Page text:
Rheumatologists are right in their characterization of autoimmune disorders. They claim that the cause of such disorders remains unknown. I am simply suggesting that one can take the process back a notch, and posit that the precipitating causes are infection(s), of which Borrelia burdorferi- the Lyme bacteria may be one. And to the neurologists who asked me: "Are you trying to tell me the patient has Lyme disease, not MS." My response would be the same. MS is a well characterized autoimmune disorder associated with destruction of the protective myelin sheath of neurons. You say it is of unknown cause. I am simply offering a theory which provides an explanation of the underlying cause. Such an explanation may also offer therapeutic considerations. So you see- we can all agree, can't we?
As I said early on- I am omitting infectious disease specialists for the time being.

Friday, November 21, 2008

Odds and Ends

I don't use alternative therapies. Sometimes C.diff and other issues make standard therapy impractical. Patients can try protocols described by Buhner, Coweden and others. I have not found such therapies to be terribly effective in my patients. Salt and C: I don't use it. Anecdotal reports of its efficacy exist. This dove tails with one of the weirder aspects of the disease. Some patients with Lyme claims to see worms in their stool. It has been suggested that this is an unknown microfilaria species. Patients have in fact brought me stool specimens with visible worms. Labs have not IDed the organisms . The first thing the Willie Burdorfer saw in tick guts was worms. I don't know if this species has been characterized. High levels of Na in the gut may have an osmotic effect and act as a de-wormer as has been suggested by some. For such patient, Ivermectin has been tried. Sometimes it seems to help- I am reluctant to recommend this therapy at this time. Dr. Stricker who treat many Morgellons patients uses this anti-parasitic medication with some success. There is some connection between Morgellons and Lyme disease. This is outside my comfort zone.

My expertise(if I have any) has accrued over time. The combinations of drugs I used two years ago were more empiric then systematic. My approaches now are more regimented. I am not sure this has improved the results. For example, when I first read about LD treatments, I noted that Jemsek reported success with Cipro and Doxy. It didn't occur to me that I might also be treating "Bartonella." I used Rifampin because many patients reported that it had been effective; maybe this too was treating something other than Borrelia. The treatments were more hodgepodge. So when I review the cases of patients I have treated over time it may reflect an evolution in my general approach. It is still evolving.

IVIG sound great: I can't prescribe it because of standard of care limitations.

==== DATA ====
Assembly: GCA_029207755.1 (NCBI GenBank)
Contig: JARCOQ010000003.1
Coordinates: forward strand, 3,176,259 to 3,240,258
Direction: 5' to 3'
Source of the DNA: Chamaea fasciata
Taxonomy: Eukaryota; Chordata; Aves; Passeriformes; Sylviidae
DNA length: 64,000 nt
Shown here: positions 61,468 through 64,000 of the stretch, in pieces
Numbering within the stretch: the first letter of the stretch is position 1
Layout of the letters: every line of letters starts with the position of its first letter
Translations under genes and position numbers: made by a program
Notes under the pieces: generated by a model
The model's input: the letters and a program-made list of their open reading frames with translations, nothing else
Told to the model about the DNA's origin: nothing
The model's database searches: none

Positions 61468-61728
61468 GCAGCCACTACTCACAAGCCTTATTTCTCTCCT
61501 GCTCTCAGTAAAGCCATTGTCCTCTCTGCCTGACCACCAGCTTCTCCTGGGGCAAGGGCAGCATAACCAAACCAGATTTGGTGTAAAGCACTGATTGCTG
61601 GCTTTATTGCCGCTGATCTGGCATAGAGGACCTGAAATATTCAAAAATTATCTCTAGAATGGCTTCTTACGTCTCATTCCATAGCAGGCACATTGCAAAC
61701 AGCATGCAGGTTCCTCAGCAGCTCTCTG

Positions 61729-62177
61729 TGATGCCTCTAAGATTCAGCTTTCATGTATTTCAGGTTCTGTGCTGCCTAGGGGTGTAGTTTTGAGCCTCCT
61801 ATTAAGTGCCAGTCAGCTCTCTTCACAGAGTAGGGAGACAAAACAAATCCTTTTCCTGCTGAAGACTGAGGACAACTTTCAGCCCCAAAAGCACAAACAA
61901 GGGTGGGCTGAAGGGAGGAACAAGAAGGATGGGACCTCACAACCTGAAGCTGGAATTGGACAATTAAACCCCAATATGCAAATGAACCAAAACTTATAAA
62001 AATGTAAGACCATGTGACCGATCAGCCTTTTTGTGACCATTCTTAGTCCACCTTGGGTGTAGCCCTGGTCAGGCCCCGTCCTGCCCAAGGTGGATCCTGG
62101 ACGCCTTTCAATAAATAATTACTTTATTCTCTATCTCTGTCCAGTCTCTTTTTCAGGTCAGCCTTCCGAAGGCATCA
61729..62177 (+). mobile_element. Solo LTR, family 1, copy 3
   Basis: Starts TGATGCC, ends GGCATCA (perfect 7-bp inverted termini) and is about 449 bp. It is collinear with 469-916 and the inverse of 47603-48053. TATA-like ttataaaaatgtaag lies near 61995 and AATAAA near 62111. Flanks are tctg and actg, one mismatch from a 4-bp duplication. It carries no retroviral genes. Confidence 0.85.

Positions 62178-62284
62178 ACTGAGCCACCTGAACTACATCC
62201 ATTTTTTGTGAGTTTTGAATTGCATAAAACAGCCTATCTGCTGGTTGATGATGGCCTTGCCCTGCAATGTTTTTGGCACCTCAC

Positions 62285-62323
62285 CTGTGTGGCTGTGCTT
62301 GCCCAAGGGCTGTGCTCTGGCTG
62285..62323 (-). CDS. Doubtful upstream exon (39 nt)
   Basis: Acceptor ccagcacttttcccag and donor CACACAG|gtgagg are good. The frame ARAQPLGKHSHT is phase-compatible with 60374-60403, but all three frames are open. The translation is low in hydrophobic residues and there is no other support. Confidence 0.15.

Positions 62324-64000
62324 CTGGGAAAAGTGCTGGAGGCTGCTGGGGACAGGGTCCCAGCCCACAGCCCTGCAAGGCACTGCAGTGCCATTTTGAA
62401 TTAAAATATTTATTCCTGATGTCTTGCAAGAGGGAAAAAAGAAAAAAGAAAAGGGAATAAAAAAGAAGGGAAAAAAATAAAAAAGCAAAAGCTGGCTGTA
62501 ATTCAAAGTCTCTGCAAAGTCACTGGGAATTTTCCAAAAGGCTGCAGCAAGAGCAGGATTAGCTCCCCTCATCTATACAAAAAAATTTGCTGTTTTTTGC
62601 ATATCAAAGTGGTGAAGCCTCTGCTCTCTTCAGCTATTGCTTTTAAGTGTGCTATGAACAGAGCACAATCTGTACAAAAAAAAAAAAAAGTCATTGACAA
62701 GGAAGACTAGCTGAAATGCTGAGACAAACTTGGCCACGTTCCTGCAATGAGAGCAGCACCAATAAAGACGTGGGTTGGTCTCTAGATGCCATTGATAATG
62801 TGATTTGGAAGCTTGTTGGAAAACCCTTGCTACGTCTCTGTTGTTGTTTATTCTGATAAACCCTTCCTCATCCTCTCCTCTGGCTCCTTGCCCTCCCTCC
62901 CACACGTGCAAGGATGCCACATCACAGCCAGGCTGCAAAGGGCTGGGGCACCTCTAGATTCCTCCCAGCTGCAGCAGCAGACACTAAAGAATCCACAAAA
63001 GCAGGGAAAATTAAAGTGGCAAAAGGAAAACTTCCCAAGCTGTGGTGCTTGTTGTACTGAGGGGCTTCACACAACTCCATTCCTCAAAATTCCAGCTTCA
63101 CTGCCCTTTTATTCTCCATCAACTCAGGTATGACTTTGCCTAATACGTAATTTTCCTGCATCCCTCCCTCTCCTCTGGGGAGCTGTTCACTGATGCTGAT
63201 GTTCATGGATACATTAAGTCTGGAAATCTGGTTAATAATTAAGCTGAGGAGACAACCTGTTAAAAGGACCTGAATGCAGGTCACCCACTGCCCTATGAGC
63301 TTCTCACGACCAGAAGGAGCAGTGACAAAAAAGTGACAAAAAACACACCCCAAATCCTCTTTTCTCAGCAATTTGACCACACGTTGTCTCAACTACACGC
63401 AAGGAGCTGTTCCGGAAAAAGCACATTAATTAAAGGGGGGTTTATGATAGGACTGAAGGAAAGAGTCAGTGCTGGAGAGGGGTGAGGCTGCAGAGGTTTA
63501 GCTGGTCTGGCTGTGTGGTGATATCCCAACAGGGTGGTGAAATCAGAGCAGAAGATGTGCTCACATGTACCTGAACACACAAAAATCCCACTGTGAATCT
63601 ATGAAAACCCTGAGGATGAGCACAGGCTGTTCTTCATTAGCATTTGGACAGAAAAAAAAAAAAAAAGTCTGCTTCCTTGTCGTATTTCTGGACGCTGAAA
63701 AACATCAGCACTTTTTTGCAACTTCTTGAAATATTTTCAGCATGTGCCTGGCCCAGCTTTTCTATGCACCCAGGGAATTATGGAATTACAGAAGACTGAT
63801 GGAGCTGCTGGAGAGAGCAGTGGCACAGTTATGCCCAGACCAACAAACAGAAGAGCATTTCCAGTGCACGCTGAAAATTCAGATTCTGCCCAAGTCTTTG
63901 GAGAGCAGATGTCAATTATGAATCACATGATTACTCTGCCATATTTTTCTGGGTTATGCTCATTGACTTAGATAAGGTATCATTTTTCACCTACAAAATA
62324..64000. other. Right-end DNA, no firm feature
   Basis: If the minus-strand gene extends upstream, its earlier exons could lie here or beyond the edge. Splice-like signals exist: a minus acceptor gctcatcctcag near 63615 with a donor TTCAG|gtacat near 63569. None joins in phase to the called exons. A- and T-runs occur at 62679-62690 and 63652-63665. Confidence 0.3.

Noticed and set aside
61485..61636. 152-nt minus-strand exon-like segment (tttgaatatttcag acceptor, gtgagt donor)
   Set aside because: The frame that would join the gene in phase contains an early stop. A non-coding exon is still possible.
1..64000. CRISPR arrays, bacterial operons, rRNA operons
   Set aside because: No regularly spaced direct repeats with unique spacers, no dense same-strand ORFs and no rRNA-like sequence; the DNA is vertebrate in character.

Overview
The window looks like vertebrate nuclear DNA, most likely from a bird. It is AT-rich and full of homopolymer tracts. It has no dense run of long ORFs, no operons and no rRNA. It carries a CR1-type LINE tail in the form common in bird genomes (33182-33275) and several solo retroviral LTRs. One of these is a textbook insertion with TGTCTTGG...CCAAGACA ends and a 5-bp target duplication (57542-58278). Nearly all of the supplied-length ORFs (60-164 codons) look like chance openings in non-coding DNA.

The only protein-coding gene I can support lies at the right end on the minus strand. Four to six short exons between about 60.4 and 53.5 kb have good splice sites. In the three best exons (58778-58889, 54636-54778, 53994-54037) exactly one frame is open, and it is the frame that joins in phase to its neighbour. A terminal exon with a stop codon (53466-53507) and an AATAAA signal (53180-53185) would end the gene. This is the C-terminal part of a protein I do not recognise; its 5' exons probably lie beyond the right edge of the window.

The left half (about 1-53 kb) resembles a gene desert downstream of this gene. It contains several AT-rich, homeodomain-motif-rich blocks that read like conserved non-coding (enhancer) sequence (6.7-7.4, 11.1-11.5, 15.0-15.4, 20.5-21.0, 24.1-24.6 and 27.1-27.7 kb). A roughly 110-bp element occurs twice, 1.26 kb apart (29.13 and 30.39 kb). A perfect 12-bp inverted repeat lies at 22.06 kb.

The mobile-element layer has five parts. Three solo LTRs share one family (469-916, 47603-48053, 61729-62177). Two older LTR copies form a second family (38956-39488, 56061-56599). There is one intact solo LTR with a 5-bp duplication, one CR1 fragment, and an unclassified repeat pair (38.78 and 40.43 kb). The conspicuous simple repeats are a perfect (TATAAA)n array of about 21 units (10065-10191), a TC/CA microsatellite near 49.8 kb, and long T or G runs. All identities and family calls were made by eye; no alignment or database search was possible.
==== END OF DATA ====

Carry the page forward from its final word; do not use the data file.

Invanz is a 24 hour drug with a broad spectrum of coverage. There are variable responses of drugs within the same class. I mentioned it based on one anecdote. It might be a great addition to the available arsenal. Most antibiotics require more complex dosing strategies. Unfortunately we have no data regarding the use of many antibiotics including this one.

Whether patients get very ill probably depends on a host of factors. Some strains of Bb may be more pathogenic. The mix of co-infections varies. Individual immunological responses based on genetics may play a large role. Some of this may be medicated by major histocompatibility molecules(genetically determined). Some patients only have IgM responses which made bode poorly versus those patients who develop a robust IgG response. So far we cannot do much about individual genetic based immune responses, but such things may have prognostic and or treatment value.

Thursday, November 20, 2008

Ivanz- who knew

A new Lyme med?

This 48 year old female was not one of my best success stories. Despite this, I had helped her a great deal. Two years ago she came to me a train wreck. She had incapacitating total body pain, cognitive impairments and abdominal pain. She had seen rheumatologist who had treated her with immunomodulators including gold and prednisone. Nothing had helped. Antibiotics had caused strange reactions- numbness and tingling in her mouth. Numerous doctors had no idea what was causing her abdominal pain and myriad other symptoms. She had been sick for over 20 years and was at the end of her rope.
The abdominal pain was easy. I have found that gastroenterologists and surgeons make this same mistake over and over again. She had classic right upper quadrant abdominal pain with a tender gallbladder(positive Murphy sign). She had had numerous CT scans and ultrasounds which were negative. Her HIDA biliary scan was normal. The CCK injection given during the test reproduced her symptoms. This is key. If hormonal stimulation of the gallbladder reproduces the pain- the gallbladder is diseased. A clinical rule which has served me well over the years is simple: Treat the patient, not the labs or ancillary tests. The first surgeon I sent her to refused to consider surgery. She was an obvious hypochondriac. Besides, the GI specialists didn't think she had gallbladder disease: IBS. The second surgeon performed a laparoscopic cholecystectomy. Bingo. Path showed chronic cholecystitis.